The settlement agreement also makes some changes to the three-year framework laid out by the CPUC. For example, the CPUC’s order only envisioned opening three-year procurements for local RA, the relatively small share of capacity required for local grid constraints. 

But the settlement agreement calls for using three-year “showings” for all three types of RA, including systemwide capacity, and the “flexible” resource adequacy capable of providing fast-ramping response to deal with California’s solar-influenced “duck curve” supply-demand imbalances. The share of each load-serving entity’s requirement under RA-CPE backstop authority would be adjusted over a rolling three-year basis, as the following chart indicates.

Moving to three-year contracts does open some challenges in a state where the share of electric customers is changing so rapidly, however.

CCAs have grown from a handful of counties and cities at the start of the decade to 19 operational programs serving about 10 million customers today. PG&E, already in bankruptcy due to its multibillion-dollar wildfire liabilities, has lost 2.4 million of its 5.4 million electricity customers to the 12 CCAs in its region, with more planned to open this year.

The settlement agreement deals with this load migration challenge with an “ex-post cost allocation approach,” Vaughan said. In simple terms, the mechanism will adjust costs between the time they’re forecast, when the resources are actually purchased, and when the costs are allocated to participating load-serving entities.

In a state where load is increasingly shifting from investor-owned utilities to CCAs, this essentially helps shelter utilities from paying for RA for customers that are no longer theirs by the time it’s delivered. 

But who's in charge? 

All told, the RA-CPE presents the CPUC and stakeholders with a plan for “what we like to call reliability insurance,” Vaughan said. “The idea is that, as we make these changes like a multiyear framework, and push that idea even further, this framework will encourage there to be a greater supply in the market.”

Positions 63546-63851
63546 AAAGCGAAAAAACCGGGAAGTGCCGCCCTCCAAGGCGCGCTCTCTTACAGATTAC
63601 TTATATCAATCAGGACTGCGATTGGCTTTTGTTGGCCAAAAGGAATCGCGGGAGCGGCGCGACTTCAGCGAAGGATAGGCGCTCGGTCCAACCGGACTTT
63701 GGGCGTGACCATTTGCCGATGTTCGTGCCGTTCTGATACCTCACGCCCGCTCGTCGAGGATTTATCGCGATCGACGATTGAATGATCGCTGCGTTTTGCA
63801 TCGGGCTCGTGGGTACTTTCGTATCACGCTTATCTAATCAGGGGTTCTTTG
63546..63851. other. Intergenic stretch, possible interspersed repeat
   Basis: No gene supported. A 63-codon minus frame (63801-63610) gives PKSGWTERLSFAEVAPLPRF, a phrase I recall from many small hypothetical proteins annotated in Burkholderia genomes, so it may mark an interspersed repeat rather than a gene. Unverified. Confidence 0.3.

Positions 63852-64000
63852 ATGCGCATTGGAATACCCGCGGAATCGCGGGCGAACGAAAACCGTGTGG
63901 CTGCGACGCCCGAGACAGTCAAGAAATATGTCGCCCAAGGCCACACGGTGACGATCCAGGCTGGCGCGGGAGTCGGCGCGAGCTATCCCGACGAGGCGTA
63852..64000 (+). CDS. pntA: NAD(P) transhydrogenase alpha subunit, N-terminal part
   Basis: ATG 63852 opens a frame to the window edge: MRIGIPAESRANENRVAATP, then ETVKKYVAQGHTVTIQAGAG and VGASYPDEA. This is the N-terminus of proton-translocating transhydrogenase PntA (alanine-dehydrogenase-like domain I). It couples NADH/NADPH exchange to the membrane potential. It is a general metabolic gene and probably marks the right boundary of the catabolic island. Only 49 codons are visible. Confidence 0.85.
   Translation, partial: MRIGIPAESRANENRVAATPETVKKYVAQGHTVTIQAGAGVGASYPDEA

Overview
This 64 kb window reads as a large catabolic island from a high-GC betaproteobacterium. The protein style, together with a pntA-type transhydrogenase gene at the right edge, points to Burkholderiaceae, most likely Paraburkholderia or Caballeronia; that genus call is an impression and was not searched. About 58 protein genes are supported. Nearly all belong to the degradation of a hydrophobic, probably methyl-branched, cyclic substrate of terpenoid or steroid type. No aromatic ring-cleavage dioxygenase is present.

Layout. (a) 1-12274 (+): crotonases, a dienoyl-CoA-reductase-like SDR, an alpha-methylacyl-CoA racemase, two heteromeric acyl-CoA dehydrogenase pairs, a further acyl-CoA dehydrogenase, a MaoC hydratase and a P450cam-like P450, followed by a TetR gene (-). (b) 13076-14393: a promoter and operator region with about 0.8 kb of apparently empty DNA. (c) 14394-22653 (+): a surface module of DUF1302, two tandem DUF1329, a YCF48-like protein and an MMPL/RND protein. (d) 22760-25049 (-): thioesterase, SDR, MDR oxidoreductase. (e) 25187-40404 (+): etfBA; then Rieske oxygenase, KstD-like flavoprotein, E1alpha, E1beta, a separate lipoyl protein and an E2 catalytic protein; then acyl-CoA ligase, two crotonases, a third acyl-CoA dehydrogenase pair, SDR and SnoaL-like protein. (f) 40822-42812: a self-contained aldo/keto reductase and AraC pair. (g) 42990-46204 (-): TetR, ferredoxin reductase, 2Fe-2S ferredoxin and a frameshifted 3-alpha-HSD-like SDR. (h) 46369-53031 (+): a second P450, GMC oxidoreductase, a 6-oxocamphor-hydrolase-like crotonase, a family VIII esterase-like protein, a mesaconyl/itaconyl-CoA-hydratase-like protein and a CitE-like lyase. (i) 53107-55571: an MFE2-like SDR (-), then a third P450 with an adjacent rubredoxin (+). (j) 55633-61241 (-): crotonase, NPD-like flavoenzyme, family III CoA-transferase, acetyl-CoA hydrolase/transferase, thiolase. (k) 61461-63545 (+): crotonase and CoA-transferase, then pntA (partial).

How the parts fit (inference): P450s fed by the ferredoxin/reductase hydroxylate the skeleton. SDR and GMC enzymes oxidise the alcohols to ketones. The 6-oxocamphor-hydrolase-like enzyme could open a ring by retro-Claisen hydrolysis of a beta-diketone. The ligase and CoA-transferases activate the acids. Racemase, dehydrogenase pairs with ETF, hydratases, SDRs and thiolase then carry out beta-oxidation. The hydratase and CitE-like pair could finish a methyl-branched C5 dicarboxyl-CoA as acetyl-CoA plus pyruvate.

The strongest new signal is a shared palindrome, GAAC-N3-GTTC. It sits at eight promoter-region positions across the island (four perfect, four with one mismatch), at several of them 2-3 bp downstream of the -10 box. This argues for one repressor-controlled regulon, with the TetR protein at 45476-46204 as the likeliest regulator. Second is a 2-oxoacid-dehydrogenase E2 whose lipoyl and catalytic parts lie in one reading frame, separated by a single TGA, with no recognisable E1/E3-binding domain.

But on the key issue of how the RA-CPE will come into being, the settlement agreement “does not identify or designate a specific entity as the central buyer,” except to demand that it be a “competitively neutral, independent and creditworthy entity” that would coordinate with the CPUC, California Energy Commission and CAISO.

This is a reflection of the difference of opinion between stakeholders, as laid out in confidential settlement meetings held over the spring and summer, Vaughan said. It’s also a clearly defined fault line over the more than a year of discussion on the CPUC’s reworking of its RA rules.

In fact, a state bill that attempted to take on the central RA procurement issue, AB 56, faltered earlier this year in the face of these complex conflicts. The bill’s fate was sealed after the head of the agency it named to take on the task came out against it, telling lawmakers that the agency wasn’t equipped to take on the role’s legal and financial responsibilities. 

As we noted in our March coverage in GTM Squared, these filings were full of contrary observations from stakeholders. Many agreed that the investor-owned utilities or state grid operator CAISO were the only parties ready to take on the role of a central buyer of RA. But proposals to actually vest them with that authority were rebuffed by multiple parties, including the utilities and CAISO themselves. 

CAISO’s objections lie primarily in the regulatory uncertainty associated with expanding its scope of authority over the RA market. As for utilities, the CPUC noted in its February order that it is leery of the “costs and risks associated with the central procurement function.” 

Southern California Edison is the only utility that’s so far expressed willingness to take on the central procurement role, but only for its own service territory, and only under certain conditions to ensure cost recovery. 

Another option put forward by SDG&E and PG&E was “a new state agency or private entity selected through a competitive solicitation process or through legislation.” Of course, creating this entity would involve “substantial time and expense,” as well as legislation to authorize it. 

Absent an existing party willing to accept the role, it would appear that this type of legislative approach is the most likely path forward for the market reforms envisioned in the RA-CPE. Given that the settlement agreement sets 2021 as the first year to implement its reforms, that does give regulators and lawmakers some time to consider alternatives. 

The settlement agreement is now open to a 30-day comment and 15-day reply period, which will provide so-far silent parties such as SCE and PG&E to weigh in. The CPUC’s Energy Division will incorporate these comments into any proposed order that may emerge from the discussion, which would then go through comment and reply periods before being taken up for vote by the CPUC, possibly as early as December.